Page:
Thursday, June 30, 2011

Local Travels: National Gallery of Art: Lewis Baltz Prototypes/Ronde de Nuit

Washington, DC
The National Gallery of Art is a place that I take in as parts whether than as a whole. I don’t know if I have actually seen every gallery and corner of the two building complex. When I go, I decide on one or two galleries or a specific exhibit and focus on enjoying those pieces in depth, instead of trying to do a quick overview of a lot different thing.  There are other cultural attractions that I do breeze through, but art galleries and (most) museums I like to take my time. I believe that art is not just to be looked at or listened too, but also felt, a connection between the creator and the viewer. I love how our different experiences and backgrounds, not just simple tastes, draw us to certain art.
This week I went and saw the Lewis Baltz exhibit at the NGA.  Lewis Baltz is a Californian born photographer and visual artist, whose work focuses on the changing and desolation of the American landscape.  This is the America that we don’t put on postcards; parking lots, construction sites, warehouses, etc.  It is an interesting study on how we as humans, treat our environment, our landscape in pursuit of success, and what is left behind when we move on to the next thing.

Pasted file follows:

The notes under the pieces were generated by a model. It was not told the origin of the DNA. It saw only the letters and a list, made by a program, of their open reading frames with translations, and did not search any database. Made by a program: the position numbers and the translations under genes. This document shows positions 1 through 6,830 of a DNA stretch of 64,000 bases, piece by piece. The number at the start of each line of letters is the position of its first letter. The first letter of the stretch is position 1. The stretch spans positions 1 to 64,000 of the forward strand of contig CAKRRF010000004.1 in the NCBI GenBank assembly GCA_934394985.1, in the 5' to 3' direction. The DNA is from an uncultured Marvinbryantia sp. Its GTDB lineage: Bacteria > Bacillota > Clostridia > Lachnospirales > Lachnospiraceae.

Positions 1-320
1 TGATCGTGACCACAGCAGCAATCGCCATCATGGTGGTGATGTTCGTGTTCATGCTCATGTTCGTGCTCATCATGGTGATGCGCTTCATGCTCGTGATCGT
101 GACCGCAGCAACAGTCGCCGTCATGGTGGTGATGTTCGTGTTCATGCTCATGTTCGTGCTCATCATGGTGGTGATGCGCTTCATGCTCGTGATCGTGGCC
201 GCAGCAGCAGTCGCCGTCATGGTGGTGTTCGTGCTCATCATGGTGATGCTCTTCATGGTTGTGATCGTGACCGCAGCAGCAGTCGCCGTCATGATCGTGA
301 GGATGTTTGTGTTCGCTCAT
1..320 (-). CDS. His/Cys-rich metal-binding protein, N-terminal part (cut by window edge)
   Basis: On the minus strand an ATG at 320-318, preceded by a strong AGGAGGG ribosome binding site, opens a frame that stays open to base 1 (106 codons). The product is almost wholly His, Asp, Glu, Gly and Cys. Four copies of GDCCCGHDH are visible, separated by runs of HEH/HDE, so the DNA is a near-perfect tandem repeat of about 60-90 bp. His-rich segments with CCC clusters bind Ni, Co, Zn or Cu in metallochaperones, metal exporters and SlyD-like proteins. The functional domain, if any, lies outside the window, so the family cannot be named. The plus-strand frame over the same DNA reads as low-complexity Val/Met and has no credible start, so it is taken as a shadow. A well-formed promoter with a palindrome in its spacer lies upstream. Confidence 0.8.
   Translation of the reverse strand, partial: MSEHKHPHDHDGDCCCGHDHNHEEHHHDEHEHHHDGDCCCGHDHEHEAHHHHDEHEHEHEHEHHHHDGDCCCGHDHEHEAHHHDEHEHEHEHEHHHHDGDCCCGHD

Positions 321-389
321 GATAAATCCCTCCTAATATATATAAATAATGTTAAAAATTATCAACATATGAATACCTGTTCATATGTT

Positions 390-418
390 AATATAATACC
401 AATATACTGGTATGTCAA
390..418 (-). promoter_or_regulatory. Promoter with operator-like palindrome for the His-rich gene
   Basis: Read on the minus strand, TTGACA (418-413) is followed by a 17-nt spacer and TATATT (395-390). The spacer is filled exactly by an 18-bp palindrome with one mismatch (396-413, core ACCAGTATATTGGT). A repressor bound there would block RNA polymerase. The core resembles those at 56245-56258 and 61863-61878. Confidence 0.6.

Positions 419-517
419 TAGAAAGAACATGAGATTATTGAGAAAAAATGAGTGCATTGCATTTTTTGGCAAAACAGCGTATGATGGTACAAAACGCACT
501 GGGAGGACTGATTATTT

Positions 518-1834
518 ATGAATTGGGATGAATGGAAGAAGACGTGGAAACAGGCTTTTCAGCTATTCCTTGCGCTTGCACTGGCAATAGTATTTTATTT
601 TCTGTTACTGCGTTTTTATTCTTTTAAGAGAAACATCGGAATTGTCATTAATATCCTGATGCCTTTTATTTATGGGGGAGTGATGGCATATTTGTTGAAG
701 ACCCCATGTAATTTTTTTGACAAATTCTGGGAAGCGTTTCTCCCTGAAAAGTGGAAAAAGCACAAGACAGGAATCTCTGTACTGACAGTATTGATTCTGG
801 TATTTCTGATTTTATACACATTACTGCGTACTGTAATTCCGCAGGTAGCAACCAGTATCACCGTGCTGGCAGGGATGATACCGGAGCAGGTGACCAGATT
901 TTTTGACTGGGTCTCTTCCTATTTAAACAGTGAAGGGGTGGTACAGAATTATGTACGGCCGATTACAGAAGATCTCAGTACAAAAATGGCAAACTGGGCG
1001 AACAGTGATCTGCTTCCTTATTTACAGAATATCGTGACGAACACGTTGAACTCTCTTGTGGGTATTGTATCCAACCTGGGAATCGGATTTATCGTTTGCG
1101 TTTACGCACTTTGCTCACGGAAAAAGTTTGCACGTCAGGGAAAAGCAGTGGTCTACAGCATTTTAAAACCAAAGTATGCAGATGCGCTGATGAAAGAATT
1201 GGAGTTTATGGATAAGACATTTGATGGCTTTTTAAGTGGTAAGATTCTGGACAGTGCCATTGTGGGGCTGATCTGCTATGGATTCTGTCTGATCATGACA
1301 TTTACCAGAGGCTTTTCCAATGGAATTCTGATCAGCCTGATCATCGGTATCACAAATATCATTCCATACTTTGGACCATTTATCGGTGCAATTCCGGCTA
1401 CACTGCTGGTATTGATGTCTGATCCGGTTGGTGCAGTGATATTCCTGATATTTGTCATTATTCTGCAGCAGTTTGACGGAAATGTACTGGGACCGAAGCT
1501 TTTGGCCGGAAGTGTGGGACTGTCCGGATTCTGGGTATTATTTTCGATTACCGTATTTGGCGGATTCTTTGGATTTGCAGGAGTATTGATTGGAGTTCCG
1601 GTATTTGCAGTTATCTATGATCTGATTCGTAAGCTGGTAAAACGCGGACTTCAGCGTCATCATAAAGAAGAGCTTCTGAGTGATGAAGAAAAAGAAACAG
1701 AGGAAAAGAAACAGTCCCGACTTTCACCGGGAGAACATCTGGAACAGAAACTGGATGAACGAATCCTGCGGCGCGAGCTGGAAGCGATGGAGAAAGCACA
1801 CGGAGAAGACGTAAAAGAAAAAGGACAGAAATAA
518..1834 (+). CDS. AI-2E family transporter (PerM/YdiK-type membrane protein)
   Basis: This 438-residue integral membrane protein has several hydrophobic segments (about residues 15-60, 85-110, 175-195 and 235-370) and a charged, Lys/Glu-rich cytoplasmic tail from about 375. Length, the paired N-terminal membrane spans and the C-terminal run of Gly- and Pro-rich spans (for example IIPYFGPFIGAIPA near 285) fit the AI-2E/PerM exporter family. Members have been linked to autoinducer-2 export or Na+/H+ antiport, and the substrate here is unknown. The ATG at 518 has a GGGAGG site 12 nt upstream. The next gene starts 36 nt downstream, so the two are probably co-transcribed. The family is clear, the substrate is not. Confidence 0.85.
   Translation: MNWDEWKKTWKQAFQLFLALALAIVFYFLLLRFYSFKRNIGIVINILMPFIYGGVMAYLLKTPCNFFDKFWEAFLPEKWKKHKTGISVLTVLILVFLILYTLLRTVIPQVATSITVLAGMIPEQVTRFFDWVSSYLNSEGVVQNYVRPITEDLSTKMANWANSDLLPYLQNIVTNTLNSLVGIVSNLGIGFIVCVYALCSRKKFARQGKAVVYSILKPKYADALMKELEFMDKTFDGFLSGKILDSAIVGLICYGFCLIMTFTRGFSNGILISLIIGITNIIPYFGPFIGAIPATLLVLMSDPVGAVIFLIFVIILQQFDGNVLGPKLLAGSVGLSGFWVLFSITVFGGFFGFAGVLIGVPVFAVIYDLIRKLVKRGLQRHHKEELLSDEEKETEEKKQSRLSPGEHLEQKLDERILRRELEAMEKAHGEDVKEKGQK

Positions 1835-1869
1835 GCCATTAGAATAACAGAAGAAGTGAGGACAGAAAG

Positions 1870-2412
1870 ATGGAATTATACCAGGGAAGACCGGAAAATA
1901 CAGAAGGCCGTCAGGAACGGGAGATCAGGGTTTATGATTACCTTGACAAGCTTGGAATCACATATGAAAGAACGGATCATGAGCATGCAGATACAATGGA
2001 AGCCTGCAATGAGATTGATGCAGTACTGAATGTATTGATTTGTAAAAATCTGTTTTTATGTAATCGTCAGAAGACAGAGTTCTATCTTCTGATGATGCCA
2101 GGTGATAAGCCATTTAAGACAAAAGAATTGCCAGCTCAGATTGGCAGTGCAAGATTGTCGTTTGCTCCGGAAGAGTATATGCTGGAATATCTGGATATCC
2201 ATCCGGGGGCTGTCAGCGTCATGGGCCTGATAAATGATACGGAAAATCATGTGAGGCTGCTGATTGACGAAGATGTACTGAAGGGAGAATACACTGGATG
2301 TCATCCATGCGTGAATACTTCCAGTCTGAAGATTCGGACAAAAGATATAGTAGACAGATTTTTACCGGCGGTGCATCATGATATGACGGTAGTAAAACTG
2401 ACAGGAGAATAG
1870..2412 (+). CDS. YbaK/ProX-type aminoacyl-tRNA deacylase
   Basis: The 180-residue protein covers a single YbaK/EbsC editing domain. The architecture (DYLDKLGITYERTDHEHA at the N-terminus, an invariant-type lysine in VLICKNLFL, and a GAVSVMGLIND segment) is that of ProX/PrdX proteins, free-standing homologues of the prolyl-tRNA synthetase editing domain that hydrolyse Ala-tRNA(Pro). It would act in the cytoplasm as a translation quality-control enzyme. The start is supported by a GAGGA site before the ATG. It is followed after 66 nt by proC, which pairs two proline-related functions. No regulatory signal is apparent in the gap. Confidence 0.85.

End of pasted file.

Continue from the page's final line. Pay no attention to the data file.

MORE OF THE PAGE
During my visit, I had the gallery all to myself. People often get sucked into the Chester Dale Collection, which is amazing, and never quite make it through. With this almost private showing I could really look at and spend time with each black and white photograph. The pieces in this particular collection were all taken in California, in the late 1960s-the 1970s. When I look at photographs, really any photograph, I try to understand why the artist shoot and that capture that precise moment?  Was it the angle, or the lighting, did he/she feel sometime type of connection, what story are they sharing with us?
I really liked this exhibit. A lot of great art is of the ideal, the most beautiful landscape, or the prettiest girl. Don’t get me wrong, the ideal definitely has its place, but oldness, brokenness, abandonment and decay are all important parts of this little story that we call life. A yin for a yang to see the greater picture.

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